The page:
August 13, 2008

Carpenters: A Song for All of Us

With the release of the Tan album, I was a fan for life. Really more of a fanatic. Anticipating every release, watching the record stores, and following the charts became a very fun little hobby for this young teen who grew up in Orange County, California, just south of the duo's Downey home. With radio stations K-Earth 101 and 93 KHJ in Los Angeles, there was always a Carpenters song playing.

Discovering that records were recently joined by 8-Track tapes, I knew the music was now portable- and constantly requested, as my Mom graciously carted me around town in her convertible, which happened to be blessed with the latest sound system. Nothing like cruising Pacific Coast Highway and listening to my favorite artists. (Or heading off to Disneyland- and that love for Disneyland was something I discovered I had in common with my favorite female vocalist!) I couldn't wait for more music, and the Carpenters forthcoming 1972 album only fed my growing fanaticism.

The ad for the new single.

An early first single, Hurting Each Other, was another powerful hit, zooming up the pop charts and building anticipation for a new album release. In some ways similar to Baby It's You, this song showcased Karen's vocal range from almost a whisper to just short of her belting it out. Richard's sparse arrangement was excellent, and the use of their overdubbed background vocals provided the necessary drama, creating another must-have record.
Unfortunately, fans had to wait many months for the follow-up disc, and the new single It's Going to Take Some Time, was not the hit the duo or the label hoped it would be. The very pleasant Carole King tune with a lilting flute solo was not up to par with previous releases, and it fell short of the Top Ten, the first single to do so since their initial outing on the charts. For a few months, pop radio took a break from playing the Carpenters.

Billboard magazine ad for the album.

The new disc, however, was full of terrific material. The title song and Road Ode, in particular, gave listeners a glimpse at a maturing and somewhat weary brother and sister. The album also included the flip side of the Superstar single, Bless the Beasts and Children, a popular movie tune which had charted on its radio play alone. The great Leon Russell composition, A Song for You was a masterful piece, and it hinted that Richard knew well in advance the legacy his sister would leave in the music world. (In hindsight, I only wish they had recorded more Russell tunes. Bluebird by Helen Reddy would have been a great choice. Love that song!)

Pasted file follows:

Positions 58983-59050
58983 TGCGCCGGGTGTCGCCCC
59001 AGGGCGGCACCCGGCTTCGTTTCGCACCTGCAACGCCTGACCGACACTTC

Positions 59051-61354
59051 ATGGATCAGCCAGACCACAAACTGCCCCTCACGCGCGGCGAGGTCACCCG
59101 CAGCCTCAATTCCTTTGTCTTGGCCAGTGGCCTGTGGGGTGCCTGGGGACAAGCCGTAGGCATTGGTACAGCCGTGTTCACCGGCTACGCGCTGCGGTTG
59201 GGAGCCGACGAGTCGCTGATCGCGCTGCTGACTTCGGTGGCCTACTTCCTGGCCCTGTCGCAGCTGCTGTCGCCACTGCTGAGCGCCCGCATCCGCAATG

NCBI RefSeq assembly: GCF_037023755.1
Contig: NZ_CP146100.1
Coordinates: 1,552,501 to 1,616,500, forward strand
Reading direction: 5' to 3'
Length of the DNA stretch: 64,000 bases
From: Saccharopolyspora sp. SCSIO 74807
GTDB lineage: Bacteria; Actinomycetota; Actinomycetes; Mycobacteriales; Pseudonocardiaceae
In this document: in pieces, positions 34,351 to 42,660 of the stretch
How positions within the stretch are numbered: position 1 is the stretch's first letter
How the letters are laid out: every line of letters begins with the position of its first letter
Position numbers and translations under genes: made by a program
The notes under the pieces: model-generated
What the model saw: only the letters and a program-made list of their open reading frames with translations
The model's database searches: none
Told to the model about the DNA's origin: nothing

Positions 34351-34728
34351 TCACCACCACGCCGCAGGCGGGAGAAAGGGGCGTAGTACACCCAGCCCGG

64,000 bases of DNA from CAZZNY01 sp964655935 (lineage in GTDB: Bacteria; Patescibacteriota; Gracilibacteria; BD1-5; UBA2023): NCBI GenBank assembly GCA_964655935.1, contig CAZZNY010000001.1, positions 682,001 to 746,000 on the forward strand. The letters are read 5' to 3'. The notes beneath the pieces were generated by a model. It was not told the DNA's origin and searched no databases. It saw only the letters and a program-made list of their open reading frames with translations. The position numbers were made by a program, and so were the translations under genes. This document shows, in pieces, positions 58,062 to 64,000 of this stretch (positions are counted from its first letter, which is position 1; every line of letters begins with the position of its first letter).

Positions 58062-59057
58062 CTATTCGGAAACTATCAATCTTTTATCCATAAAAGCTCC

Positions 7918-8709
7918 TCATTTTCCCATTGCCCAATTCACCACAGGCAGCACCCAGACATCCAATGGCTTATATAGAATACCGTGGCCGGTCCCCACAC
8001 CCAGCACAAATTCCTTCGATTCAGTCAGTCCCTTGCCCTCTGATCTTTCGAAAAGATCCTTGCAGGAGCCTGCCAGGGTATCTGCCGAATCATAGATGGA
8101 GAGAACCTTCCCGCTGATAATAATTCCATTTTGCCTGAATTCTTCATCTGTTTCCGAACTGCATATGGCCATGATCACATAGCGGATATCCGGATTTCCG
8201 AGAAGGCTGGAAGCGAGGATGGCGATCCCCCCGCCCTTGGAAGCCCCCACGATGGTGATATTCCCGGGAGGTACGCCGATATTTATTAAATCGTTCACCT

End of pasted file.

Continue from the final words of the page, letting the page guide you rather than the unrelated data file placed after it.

With It's Going to Take Some Time, Karen and Richard were disappointed by the response and the broken string of hits, but they marched on. Thankfully, there was a wealth of strong choices for another single, and the next one was an epic- original and controversial. Goodbye to Love was Richard's coming of age as a composer.

As an artist, arranger, and producer, he had already excelled. Now Richard would finally be recognized for the strong writer he was. As always, Karen sounded terrific. This time, however, it was an amazing fuzz guitar solo that took center stage and made both long time fans and detractors take notice.

"Power ballads" as songs like this came to be called, became radio staples in the years following Goodbye to Love, but the trend began with Richard insisting on a burning but melodic rock guitar centerpiece for his first single release as songwriter. The guitarist, Tony Peluso, was reluctant at first but eventually proud of the result.

I was instantly mermerized by the song. Highly melancholy and bittersweet, the song played with my feelings. The line began to be blurred between me viewing Karen as artist and Karen telling her autobiography through her music. The fact John Bettis knew what lyrics to write for her (and they sounded so authentic), only played into my sympathy for her. Maybe it was foretelling of what was to come a decade later. Either way, it was the beginning of me being interested in Karen and Richard as human beings, caring about their lives.

Back to the record. At the time of its release, fans were split into two main camps, either embracing or rejecting this infusion of electrical power into the duo's previously mellow sound. Richard's daring arrangement paid off, and Goodbye to Love brought them back into the Top Ten. A tour de force.

The studio version of the song was and is still powerful- especially when heard through a good set of headphones. When done live in concert, it was at once jarring compared to the rest of the evening's music, yet fit perfectly and remained a performance staple. Years later, I began to wonder if this song was Richard's response to the rock world, either making peace or proving he could win the game playing on their turf. The single had the desired effect, and A Song For You continued to sell well, even though this would be the last single from the album for the time being.

Looking only at the recordings fully completed during Karen's shortened lifetime, The Singles 1969 - 1973 divides their output neatly in half. That greatest hits compilation was still a year and a half away when A Song for You was released. However, the disc eventually became a hits album of its own and ranks as the strongest release during the first half of their career. That is saying quite a bit given Karen and Richard's consistently good track record both in terms of sales and artistry.

Four albums into their career, Karen and Richard were going strong and still in demand, but things would not stay this way for long. However, none of us knew what was waiting in the years ahead and only anticipated good times and chart hits with no end in sight.

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